Although the charterer is under obligation to load and discharge the cargo, it shall be stressed that both loading and discharging are joint operations, because both operations inevitably require not only shore side workforce and equipment but also ship’s crew involvement in a varying degree. For instance, discharge of crude oil or petroleum products from tanker almost completely depends on ship’s pumping ability whereas receiving terminal provides only crew to connect ship’s manifolds to shore arms.
Arrival of ship at the port signifies an end of either loading or carrying voyages and the moment from which liability of the charterer as to his part of the joint act of loading or unloading starts to accrue. Usually a certain amount of time is agreed between the owner and the charterer for loading and unloading operations. In absence of express provision a reasonable time is implied by the law. This amount of time is called ‘lay days’ or ‘laytime’.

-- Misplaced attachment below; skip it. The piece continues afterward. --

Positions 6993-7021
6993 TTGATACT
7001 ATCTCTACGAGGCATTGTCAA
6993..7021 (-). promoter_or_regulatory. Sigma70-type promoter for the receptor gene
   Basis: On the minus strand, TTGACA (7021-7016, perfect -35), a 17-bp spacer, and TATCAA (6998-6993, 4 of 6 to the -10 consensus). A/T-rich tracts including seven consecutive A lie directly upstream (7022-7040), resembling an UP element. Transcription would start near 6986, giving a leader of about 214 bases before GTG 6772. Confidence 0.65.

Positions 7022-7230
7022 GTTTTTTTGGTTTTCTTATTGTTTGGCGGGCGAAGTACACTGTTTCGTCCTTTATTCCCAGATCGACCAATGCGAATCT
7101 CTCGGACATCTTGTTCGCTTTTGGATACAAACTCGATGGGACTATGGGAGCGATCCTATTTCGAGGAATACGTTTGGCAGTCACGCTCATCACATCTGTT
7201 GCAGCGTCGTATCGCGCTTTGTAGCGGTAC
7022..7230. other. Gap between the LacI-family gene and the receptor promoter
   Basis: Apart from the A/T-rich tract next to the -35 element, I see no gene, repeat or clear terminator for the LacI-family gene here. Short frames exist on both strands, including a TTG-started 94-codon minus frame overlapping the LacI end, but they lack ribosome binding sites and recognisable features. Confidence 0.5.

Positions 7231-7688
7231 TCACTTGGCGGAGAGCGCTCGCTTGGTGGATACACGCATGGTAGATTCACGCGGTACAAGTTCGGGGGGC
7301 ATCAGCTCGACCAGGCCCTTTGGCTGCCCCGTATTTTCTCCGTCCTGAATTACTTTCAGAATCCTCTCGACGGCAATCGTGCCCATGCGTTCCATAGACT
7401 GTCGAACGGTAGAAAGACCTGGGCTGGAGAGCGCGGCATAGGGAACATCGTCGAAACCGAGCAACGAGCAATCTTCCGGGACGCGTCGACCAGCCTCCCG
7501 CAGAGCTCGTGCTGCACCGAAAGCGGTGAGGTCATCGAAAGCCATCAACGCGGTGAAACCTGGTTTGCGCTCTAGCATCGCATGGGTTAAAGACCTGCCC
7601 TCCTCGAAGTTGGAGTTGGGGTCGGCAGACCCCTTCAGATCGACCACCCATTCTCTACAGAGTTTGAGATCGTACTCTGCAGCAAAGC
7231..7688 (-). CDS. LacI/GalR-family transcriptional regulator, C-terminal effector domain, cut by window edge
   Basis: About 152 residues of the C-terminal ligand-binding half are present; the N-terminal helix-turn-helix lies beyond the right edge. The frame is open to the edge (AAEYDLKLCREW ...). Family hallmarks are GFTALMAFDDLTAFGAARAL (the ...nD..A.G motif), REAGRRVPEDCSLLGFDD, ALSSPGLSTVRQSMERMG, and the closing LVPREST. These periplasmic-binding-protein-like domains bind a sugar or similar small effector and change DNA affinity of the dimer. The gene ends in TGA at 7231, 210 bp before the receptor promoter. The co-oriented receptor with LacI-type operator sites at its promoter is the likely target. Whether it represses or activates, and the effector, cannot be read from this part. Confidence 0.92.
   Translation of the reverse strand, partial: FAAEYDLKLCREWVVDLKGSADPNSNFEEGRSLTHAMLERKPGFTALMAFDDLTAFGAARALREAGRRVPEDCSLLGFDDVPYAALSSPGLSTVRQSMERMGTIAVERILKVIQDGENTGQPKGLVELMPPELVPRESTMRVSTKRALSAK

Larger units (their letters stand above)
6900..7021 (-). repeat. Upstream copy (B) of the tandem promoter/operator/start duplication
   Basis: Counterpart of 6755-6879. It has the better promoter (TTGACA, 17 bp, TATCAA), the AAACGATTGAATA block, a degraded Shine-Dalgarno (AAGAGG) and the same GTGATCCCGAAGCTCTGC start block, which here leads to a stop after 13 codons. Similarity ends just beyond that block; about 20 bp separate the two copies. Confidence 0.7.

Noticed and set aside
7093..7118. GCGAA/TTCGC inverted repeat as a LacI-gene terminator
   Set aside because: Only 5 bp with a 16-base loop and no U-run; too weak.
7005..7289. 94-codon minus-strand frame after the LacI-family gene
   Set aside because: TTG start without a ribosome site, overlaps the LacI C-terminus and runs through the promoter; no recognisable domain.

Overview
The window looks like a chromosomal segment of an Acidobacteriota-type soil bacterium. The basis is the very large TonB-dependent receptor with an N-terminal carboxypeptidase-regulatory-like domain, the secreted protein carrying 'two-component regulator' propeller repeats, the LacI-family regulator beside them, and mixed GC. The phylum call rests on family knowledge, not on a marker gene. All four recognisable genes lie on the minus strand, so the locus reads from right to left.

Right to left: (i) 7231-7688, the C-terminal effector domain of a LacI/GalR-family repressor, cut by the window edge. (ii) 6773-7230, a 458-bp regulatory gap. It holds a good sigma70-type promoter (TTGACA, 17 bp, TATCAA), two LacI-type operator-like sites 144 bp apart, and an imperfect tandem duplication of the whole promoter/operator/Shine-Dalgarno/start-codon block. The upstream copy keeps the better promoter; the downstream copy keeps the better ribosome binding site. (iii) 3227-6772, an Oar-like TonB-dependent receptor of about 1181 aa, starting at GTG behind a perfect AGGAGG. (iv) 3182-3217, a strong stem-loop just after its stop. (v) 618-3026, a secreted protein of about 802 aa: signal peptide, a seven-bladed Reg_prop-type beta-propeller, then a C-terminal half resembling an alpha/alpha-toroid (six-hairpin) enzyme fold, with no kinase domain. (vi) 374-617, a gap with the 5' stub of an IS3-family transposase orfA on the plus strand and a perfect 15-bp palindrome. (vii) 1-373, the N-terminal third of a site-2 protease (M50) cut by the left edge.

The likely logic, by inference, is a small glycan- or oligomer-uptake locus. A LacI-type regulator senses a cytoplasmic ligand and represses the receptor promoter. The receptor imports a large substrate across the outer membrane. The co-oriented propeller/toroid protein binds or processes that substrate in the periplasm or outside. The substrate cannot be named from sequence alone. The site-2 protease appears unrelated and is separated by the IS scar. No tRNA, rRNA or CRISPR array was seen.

It seems that older authorities like Nielsen v Wait (1885) 16 QBD 67 CA, regarded lay days provision in charterparty as "always in favour of the charterer". On the view that it allows the charterer to keep the vessel for his services without obligation to pay freight (Freight is primary payment obligation arising under a voyage charter). M. Summerskill in his Laytime, 4th ed. 1989, says at p.2, that laytime is "usually … an undertaking by the charterers for the benefit of the owners", referring to Dixon CJ judgment in an Australian case of President of India v Moor Line Ltd.  2 Lloyd’s Rep. 529. The later view makes better sense nowadays, since in modern interpretation laytime represents certain amount of time which allotted to the charterer for the purpose of performing his duty to load and discharge. With abandonment of stipulation as to ’reasonable dispatch’ and introduction of fixed time period for these operations the charterer is under pressure to release the vessel in time, otherwise he is to pay damages to the owner.